Risk factors – Narrow intercondylar notch on the distal femur gives a higher risk. (McClay Davis I. et al. 2003)13

– Chance on ACL tear is 2 times higher in family history of ACL tears. (1th,2th,3th grade. (Flynn R.K.et al. 2005)8

– Orchard et al. stated that weather had influence on ACL tears. Warm weather with little to no rain is a risk factor for ACL tear in sports. (McClay Davis I. et al. 2003)13

– Women are a risk factor for ACL tears, hormons, anatomic difference, bone density and laxity of the tissue.(Kim S.-G et al. 2005)14 

– Women injure a reconstucted knee more often than men, 3:1 Female > Men. (McClay Davis I. et al. 2003)13

– Difference in neuromusculair control with less activation of the hamstrings in landing after a jump with less hip- and knee flexion is an important diffrence between female and males and is stated to be a risk factor. (Brukner P.D. et al. 2006)10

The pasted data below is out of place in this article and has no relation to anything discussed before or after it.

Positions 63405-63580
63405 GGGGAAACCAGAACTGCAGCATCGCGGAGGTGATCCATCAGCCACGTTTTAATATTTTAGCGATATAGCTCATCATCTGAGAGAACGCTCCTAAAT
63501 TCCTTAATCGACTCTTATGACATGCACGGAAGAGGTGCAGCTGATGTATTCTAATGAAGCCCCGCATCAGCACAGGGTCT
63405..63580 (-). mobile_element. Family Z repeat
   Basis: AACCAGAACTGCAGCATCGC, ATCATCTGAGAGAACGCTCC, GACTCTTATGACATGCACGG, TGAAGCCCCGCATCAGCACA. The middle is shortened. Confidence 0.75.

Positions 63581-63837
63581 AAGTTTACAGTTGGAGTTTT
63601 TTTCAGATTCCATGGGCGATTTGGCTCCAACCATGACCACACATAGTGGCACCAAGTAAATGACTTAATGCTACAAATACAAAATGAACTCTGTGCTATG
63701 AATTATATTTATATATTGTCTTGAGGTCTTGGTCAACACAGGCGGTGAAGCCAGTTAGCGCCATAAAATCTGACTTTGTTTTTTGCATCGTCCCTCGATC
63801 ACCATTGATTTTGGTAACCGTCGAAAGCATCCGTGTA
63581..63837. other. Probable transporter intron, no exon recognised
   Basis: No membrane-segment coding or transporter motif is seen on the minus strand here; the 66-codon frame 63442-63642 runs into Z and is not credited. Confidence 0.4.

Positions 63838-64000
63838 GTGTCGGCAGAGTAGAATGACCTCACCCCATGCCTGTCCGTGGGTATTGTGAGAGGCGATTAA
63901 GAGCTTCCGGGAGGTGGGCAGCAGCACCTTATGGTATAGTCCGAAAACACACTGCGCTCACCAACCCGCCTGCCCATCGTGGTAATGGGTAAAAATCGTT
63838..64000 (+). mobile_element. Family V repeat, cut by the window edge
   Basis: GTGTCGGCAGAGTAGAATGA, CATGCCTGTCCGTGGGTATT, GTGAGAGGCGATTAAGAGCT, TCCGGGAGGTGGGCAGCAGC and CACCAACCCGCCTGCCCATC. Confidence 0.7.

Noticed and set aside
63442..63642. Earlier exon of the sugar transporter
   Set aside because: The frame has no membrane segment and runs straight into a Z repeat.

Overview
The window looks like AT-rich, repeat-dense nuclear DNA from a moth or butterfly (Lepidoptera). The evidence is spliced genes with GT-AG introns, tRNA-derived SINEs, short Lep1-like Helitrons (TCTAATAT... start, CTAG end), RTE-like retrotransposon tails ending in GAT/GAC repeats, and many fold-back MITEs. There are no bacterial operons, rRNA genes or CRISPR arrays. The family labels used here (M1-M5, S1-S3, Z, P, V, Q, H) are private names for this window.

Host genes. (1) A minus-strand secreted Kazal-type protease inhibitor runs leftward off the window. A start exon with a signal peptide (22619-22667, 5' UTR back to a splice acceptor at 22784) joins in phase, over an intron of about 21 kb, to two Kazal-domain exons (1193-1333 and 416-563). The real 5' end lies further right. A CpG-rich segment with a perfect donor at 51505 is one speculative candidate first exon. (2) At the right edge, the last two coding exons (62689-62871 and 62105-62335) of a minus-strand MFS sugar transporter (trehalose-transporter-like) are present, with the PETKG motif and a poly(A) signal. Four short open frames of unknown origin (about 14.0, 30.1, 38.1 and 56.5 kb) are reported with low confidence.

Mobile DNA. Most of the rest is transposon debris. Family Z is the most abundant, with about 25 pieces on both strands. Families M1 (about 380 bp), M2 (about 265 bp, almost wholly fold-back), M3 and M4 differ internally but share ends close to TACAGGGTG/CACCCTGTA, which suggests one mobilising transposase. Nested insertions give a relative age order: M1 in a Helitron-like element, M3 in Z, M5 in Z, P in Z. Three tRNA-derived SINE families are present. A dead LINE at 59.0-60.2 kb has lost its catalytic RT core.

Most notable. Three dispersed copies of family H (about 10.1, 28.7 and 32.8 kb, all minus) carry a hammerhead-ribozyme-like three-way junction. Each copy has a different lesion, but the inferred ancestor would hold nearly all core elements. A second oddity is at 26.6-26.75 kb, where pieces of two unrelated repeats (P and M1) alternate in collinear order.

– Deie et al. stated that the anterior drawer test shows a difference in females in different parts of the menstruation cycles. (Kim S.-G et al. 2005)14

– Other risk factors:

Increased Q-angle (greater than 14 degrees in men and greater than 17 degrees in women)11,12

Hamstring strength9

Quadriceps dominance (more quadriceps- and decreased hamstring strength)17

Small ACL size16,18

  1. Pollard C.D., Sigward S.M., Susuma S.P.T, et al. 2006. “The influence of inseason prevention training on lower-extremity kinematics during landing in female soccer players.” Clin. J Sport Med. 16(3): 223-227
  2. Gianotti  SM, Marshall  SW, Hume  PA, Bunt  L.  Incidence of anterior cruciate ligament injury and other knee ligament injuries: a national population-based study.  J Sci Med Sport.  2009;12(6):622–627.
  3. Griffin  LY, Agel  J, Albohm  MJ, et al.  Noncontact anterior cruciate ligament injuries: risk factors and prevention strategies.  J Am Acad Orthop Surg.  2000;8(3):141–150.